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I've been confused about various "space"s in machine learning for a long time.

I've checked out this, this and this post.

I am trying to get understanding through some concrete examples like this one.

Consider the example in this video

enter image description here

Assume each channel of each pixel has 256 possible integer values and we are using rgb color scheme, which means, there are $256^3$ possible values in each pixel.

Assume each image consists $64*64$ pixels, is the input space = feature space = a set of $64^2*256^3$ possible arrays that each has a dimension of $64 \times 64 \times 64$?

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  • $\begingroup$ In your example, the input space is $X^{64^2}$ where $X = \{1, 2, \ldots, 256\}^3$. So that's $64^2 \times 256^3$ features. $\endgroup$ – Art Sep 18 '19 at 3:27
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Single line answer to your question i.e. is the input space = feature space?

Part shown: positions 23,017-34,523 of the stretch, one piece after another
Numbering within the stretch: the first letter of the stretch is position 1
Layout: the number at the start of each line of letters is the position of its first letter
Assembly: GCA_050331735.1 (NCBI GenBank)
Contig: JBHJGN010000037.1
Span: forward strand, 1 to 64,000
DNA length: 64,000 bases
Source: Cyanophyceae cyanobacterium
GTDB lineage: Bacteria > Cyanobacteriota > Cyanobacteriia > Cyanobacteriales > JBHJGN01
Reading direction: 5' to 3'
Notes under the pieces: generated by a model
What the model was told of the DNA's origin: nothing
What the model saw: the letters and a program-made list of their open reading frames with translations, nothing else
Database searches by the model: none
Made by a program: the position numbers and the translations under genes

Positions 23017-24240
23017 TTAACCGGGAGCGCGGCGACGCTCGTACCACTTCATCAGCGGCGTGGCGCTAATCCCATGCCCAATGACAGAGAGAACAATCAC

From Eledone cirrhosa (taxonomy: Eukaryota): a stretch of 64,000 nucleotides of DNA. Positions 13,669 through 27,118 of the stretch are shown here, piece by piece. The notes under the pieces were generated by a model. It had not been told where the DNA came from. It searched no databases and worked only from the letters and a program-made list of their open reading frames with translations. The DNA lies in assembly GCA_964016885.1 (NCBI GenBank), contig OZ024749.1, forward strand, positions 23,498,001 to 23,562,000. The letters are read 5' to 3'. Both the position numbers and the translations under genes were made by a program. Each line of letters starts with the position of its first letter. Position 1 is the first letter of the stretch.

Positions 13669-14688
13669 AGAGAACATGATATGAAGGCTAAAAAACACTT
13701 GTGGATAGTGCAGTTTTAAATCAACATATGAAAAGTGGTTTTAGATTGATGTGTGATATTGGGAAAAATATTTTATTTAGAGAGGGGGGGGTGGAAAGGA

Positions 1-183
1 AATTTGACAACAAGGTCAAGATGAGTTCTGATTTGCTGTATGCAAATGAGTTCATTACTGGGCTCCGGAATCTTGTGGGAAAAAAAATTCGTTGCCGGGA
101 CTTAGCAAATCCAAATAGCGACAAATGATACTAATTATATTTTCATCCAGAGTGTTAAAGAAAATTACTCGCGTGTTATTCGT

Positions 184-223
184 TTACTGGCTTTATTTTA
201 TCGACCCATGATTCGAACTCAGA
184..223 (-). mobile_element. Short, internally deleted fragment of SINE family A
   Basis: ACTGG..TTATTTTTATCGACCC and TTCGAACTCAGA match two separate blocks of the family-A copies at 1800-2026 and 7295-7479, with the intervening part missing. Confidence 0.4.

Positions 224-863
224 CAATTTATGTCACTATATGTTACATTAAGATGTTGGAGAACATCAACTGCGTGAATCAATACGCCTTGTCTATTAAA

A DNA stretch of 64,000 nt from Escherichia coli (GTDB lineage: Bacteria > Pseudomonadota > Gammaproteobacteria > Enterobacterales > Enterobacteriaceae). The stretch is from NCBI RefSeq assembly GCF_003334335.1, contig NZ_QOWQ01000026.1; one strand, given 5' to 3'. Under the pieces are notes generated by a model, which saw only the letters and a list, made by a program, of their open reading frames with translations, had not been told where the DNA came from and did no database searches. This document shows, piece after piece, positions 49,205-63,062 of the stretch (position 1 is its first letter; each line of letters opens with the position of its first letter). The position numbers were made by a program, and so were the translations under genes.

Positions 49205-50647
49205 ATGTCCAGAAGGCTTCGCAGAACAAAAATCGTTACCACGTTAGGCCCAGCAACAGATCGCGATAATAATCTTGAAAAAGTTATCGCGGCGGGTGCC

Answer: No, input_shape is not equal to feature_space.

Discussion

Consider you have 10 images, each is 64x64 pixels and 3 channels i.e. RGB. enter image description here For this example, the input shape for each image is image Height x width x No_channel i.e. 64x64x3 for color image and 64 x 64 x 1 for grey scale image i.e. (64,64,3) for color and (64, 64, 1) for grey scale image. In other word, each input has 3 planes (R,G,B) with 2D array 64 x 64 ( image pixel size).

enter image description here

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